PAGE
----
On a mission: What happened to mainline churches

When asked, “Whatever happened to the mainline Protestant churches?" as I often am, I respond: Mainline decline is an old, tired story, but mainliners’ mission is urgent. How are mainline churches recovering? By going local in order to turn global.

Let me explain. Philosopher Stephen Toulmin, who has written on the paradoxes of modernity, gives us a clue: today, he says, people who are poised to be cosmopolitan tend to trust and share the local more than before. Mainliners, who may have been put off by what they often perceive as remote mission causes—church budget items that are bureaucratic or generic—are relearning outreach by beginning where they are: at home.

If you want a sense of what churches are up to in regard to outreach, scoop up Sunday church bulletins from 30 or so mainline churches, throw in bulletins from Catholic parishes, synagogues and some evangelical congregations, and study their weekly calendars. One sees that these congregations are filling urgent needs and niches in their communities as they serve the homeless and ill and hungry, act as companions to the dying and offer hospitality to addicts—on whom the doors are shut when the professionals go home.

I have one case study in mind, prompted by a line in Robert Franklin’s portrait (in the e-mail newsletter Sightings) of Trinity United Church of Christ in Chicago, a congregation slammed by some political media folk, especially from the right. Franklin contrasts Trinity with Fourth Presbyterian Church in downtown Chicago’s Gold Coast neighborhood, and suggests that Fourth is less well located for serving the city’s working poor.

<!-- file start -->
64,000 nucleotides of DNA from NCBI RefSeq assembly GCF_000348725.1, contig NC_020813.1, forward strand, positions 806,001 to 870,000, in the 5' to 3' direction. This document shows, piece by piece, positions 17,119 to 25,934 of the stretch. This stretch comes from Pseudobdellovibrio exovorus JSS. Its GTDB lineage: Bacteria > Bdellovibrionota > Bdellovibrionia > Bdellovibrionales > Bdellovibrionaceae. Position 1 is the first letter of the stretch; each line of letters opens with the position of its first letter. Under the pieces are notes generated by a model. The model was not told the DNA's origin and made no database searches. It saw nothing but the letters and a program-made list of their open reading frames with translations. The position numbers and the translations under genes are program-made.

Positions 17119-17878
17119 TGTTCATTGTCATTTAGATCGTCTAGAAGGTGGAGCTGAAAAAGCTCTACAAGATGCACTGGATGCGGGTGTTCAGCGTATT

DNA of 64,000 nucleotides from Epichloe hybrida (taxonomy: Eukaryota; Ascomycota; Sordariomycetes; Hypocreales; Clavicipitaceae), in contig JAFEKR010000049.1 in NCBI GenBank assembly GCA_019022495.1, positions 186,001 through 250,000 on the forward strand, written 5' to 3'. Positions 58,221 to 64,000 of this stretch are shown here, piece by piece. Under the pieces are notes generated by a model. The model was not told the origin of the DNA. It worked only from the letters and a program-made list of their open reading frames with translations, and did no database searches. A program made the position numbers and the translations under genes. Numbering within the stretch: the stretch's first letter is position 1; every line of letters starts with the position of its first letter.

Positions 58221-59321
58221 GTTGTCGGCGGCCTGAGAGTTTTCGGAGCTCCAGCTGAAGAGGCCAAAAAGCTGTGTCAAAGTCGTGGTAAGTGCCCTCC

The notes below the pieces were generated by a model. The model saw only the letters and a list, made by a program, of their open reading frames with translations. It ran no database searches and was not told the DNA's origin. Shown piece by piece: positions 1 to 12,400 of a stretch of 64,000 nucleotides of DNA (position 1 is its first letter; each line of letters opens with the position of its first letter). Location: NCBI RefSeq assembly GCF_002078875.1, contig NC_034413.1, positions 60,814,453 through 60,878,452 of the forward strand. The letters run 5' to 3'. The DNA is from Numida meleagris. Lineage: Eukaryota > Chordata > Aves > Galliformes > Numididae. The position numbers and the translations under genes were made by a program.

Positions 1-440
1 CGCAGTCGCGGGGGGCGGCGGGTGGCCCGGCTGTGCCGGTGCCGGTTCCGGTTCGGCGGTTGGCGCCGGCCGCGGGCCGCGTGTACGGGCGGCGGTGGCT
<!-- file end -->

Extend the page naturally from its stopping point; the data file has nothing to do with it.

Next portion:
Having studied Fourth Presbyterian for decades, including as adviser for a dissertation on the history of the mission of the church (see James Wellman’s The Gold Coast and the Ghetto: Christ and Culture in Mainline Protestantism, published by University of Washington Press), and being an appreciative attender on occasion as well as a friend of the pastor, John Buchanan, I naturally have an interest in the place. In responding to Franklin’s comment about Fourth, I’d point to some of the ministries there. Yes, Fourth Pres is atypical in that it is large and endowed, but it is typical of mainline churches in its self-concept, mission and outreach.

Here is a denominationally responsible mainline church in mission. A few examples: volunteers from the church tutor 400 inner-city kids who live a few blocks away in the Cabrini Green housing area. More volunteers and a staffer or two invented the Near North Magnet Cluster Schools Initiative to link with public schools. Drop in at most any hour at the church’s Social Service Center and you’ll meet homeless, hungry people.

Teamed with Catholic Charities and using their facilities, Fourth Presbyterian weekly serves suppers to several hundred people; the church hosts a health-care center and does all kinds of things for and with seniors (aka “Life and Learning” people); it offers counseling, cultivates gardens in the ghetto, sends relief teams to other continents, sponsors an AIDS clinic and earmarks two-thirds of its budget for mission.

There’s a church somewhat like this one not far from you—one which may have less money for missions, but the same focus on “mainline” mission far and near.